The key is to make a “chiffonade” of kale. Just remove the stems from the center of each leaf, and stack them up. With a good sharp knife, slice across the wide of the pile to make a very thin slice.

Put the chiffonade kale in a bowl and add the honey vinegar. Let it sit to soften the kale. It can actually sit for hours, like from morning til night and it will taste good at any point, as it gets softer and softer.

I added chopped cucumber, raisins, and chopped green onions. Just toss them in.

Delicious, delicious, delicious!

Be creative with this and add any vegetables, fruits, seasonings, whatever you want to this basic kale recipe.

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Mediterranean Salad

salad on wooden bowl

I eat a big salad every day for lunch. I really do. Periodically I invent a new salad and that becomes my favorite for a while.

Currently it’s Mediterranean Salad with Quick Chick and Tahini Sauce.

I just put a pile of green leaf and red leaf lettuce in the bowl, top with chopped cucumbers and tomatoes, and Greek olives, and Tahini Sauce. Then salt and pepper on top because I like to taste it rather than have it mixed in.

And that’s it. Very quick when I already have the chicken cooked and the dressing in the fridge.

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Tahini Sauce

tahini gressing

A couple of weeks ago I was at a potluck. My friend Maggy brought some steamed vegetables with tahini sauce. She said, “Anything tastes good with tahini sauce!” and when I tasted it I agreed. I think the key to eating vegetables is to have a variety of yummy sauces to eat them with and this is certainly one of them.

I had to make a recipe, so I went to our natural food store and they had the ingredients listed on the sauce. I copied them down and came home and started experimenting. I left out a few ingredients but I think it’s pretty close. Close enough for me!

artisana tahiniWhen you make this, I strongly suggest using Artisana Organic Raw Tahini. I’ve tried several brands and this one is tastes the best and has an aliveness to it. The others are more bitter. Tahini is simply sesame seeds ground into a butter. All the Artisana products I’ve tried are just exquisite. Very high quality. They seem to be out-of-stock both at my natural food store and online, but worth looking for in the future.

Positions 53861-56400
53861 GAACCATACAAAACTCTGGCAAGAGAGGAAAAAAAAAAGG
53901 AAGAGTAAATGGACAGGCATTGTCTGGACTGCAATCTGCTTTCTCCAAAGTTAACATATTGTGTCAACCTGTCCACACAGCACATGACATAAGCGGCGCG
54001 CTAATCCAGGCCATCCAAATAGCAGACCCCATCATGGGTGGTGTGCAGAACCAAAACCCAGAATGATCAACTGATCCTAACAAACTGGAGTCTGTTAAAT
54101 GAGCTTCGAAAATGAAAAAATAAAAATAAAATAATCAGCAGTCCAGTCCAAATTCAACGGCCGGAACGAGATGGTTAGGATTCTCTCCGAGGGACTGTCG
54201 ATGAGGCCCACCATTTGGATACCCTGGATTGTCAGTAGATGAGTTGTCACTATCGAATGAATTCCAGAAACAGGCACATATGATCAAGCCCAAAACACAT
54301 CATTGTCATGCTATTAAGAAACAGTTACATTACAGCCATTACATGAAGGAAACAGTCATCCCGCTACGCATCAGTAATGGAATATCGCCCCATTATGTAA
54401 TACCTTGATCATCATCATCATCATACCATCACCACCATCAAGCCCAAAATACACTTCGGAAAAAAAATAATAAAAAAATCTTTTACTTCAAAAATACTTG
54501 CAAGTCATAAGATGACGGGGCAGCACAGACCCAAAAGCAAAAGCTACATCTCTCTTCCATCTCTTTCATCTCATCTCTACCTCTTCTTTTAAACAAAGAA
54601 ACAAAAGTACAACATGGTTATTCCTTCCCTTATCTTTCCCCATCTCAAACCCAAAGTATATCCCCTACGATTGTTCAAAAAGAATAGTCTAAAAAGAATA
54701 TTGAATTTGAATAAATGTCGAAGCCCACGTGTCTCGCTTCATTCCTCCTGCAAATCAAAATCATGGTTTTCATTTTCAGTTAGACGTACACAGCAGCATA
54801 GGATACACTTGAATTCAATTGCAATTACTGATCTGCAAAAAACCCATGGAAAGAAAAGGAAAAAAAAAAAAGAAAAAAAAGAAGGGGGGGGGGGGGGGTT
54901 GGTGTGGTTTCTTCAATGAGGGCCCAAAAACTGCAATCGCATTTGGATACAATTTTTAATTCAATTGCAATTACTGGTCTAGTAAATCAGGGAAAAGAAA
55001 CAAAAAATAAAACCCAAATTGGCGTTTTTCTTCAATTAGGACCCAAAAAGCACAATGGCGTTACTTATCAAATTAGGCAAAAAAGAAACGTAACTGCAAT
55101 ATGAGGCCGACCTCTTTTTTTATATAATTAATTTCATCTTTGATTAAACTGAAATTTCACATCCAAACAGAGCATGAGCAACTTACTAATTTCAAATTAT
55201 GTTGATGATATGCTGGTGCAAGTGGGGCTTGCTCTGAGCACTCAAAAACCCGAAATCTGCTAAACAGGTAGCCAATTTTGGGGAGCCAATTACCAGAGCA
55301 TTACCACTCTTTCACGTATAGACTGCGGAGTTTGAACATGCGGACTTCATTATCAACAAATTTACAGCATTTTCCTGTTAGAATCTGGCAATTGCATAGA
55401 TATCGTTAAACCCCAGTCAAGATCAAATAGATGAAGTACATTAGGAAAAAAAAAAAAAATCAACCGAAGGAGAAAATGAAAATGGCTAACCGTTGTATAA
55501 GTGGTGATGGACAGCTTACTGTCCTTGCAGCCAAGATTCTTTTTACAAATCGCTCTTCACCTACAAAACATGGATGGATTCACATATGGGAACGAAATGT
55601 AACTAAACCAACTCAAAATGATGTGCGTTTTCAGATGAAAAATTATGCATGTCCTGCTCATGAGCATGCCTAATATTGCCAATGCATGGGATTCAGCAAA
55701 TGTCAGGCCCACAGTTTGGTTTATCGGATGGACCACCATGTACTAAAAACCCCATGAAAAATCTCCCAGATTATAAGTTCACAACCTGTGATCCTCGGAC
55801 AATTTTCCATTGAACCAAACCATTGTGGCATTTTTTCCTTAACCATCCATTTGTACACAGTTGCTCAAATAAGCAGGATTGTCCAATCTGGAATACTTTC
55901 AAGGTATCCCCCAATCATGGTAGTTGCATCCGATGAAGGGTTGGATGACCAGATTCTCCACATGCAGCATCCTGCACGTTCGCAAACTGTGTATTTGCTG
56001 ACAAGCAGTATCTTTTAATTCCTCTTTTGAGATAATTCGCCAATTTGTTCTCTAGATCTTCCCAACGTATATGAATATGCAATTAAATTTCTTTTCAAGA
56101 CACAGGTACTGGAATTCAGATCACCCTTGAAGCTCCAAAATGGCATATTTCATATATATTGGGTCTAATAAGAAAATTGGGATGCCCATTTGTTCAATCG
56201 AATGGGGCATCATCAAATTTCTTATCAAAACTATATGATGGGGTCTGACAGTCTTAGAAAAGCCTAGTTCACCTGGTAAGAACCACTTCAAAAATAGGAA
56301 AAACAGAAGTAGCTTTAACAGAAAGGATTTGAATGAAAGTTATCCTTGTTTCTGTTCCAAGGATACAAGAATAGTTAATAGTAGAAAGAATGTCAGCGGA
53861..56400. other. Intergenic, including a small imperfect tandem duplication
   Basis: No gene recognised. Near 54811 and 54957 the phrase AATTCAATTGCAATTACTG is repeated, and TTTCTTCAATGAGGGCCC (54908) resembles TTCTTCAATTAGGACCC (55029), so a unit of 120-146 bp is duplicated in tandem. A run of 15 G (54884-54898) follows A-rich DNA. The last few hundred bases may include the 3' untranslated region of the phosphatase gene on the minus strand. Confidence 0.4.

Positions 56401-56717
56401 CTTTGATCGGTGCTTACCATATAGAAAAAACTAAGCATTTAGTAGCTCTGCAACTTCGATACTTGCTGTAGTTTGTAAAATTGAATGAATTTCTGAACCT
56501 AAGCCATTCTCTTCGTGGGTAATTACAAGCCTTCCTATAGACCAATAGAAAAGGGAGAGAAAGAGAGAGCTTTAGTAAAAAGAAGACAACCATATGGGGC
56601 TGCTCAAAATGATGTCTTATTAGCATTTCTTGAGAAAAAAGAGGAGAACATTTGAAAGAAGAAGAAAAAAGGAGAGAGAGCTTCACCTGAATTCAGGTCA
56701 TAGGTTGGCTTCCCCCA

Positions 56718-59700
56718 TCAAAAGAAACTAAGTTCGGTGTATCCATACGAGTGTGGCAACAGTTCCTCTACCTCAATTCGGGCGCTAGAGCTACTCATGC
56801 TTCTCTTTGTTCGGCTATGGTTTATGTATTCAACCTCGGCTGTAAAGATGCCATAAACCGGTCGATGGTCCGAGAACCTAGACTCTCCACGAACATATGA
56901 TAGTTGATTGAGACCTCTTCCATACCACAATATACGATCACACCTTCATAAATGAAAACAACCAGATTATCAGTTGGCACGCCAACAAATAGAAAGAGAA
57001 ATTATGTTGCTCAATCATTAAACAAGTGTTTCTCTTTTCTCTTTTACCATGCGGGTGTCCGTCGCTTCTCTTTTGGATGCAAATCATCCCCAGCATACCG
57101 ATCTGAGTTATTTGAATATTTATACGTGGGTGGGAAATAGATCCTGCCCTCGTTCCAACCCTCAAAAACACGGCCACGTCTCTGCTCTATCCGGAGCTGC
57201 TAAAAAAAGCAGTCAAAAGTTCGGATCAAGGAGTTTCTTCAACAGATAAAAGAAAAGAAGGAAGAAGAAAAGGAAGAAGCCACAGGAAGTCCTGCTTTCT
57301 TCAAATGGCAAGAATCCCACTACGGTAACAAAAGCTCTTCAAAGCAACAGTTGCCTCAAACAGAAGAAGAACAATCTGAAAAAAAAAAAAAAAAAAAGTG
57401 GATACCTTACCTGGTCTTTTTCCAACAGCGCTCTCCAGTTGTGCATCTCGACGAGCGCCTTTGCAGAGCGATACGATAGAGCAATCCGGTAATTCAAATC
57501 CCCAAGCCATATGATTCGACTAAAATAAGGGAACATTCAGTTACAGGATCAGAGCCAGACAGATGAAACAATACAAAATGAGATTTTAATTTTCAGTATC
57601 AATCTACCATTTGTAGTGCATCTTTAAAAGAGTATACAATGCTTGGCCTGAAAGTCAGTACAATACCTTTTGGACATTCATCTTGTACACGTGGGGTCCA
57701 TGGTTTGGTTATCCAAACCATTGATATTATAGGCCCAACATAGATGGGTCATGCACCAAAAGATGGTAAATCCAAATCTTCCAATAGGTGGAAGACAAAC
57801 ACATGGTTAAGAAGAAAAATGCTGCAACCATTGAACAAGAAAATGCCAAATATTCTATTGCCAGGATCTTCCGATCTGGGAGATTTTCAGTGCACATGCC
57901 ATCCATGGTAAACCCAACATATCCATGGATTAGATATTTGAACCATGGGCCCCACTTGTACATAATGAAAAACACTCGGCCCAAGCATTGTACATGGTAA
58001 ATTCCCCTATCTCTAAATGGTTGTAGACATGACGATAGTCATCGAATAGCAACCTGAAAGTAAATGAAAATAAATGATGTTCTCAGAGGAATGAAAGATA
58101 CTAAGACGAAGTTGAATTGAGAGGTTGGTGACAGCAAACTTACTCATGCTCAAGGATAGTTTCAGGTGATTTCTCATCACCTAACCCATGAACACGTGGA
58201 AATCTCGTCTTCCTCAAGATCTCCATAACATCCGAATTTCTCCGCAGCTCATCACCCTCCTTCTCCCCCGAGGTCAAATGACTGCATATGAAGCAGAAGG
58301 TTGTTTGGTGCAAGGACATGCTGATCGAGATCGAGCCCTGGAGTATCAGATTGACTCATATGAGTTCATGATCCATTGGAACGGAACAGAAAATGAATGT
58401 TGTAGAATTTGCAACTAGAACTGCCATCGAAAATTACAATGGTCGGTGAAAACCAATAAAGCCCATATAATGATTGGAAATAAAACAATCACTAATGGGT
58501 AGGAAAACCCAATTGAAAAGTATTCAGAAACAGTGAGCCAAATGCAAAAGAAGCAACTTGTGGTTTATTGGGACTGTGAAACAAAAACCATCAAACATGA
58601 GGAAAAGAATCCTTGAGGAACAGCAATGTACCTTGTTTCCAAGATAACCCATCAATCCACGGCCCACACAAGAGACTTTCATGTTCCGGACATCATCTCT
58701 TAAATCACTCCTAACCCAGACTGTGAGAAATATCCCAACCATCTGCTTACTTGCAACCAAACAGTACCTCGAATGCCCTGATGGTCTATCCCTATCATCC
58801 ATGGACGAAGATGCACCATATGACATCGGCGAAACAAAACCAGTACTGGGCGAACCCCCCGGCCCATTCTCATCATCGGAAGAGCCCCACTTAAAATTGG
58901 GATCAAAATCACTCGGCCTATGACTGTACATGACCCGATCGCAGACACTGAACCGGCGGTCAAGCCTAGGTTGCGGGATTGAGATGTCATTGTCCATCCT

I’ve put the measurements in parts, so you can make any amount. If a part is a teaspoon for example, 4 parts is 4 teaspoons. When I make this now, I start with a half jar of tahini and figure the proportions from there.


  • 4 parts tahini
  • 4 parts olive oil
  • 4 parts coconut amions or gluten-fre tamari
  • 2 parts apple cider vinegar
  • 1 part raw honey (or more to taste)
  • garlic (fresh or powdered to taste)
  • ginger (fresh or powdered to taste)


Just mix everything up in a bowl or jar. I now have an empty tahini jar that I am reserving to be the tahini sauce jar.

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Quick Chick

quick chick

Now I think it’s best to get a whole chicken, roast it, and use the bones to make bone broth (see Roast Chicken & Bone Broth).

However, I also know there are times when that’s just not possible and yet you still need to have some protein on hand.

That’s why I’m giving you these simple instructions. So you can have chicken on hand anytime.

The best chicken I can buy locally at an affordable price is Coleman’s Organic Chicken in a three-pack at Costco. This gives me six to eight chicken breasts.

I just sprinkle salt and pepper and celery seeds on top and put them in the oven at 350 degrees for 34 minutes, and I have chicken.

Not perfect, but workable, organic, I have control over what gets put on it,  it’s available and affordable, it’s better than take-out chicken and it’s a step in the right direction.

It lasts at least a week., and I always have cooked chicken on hand.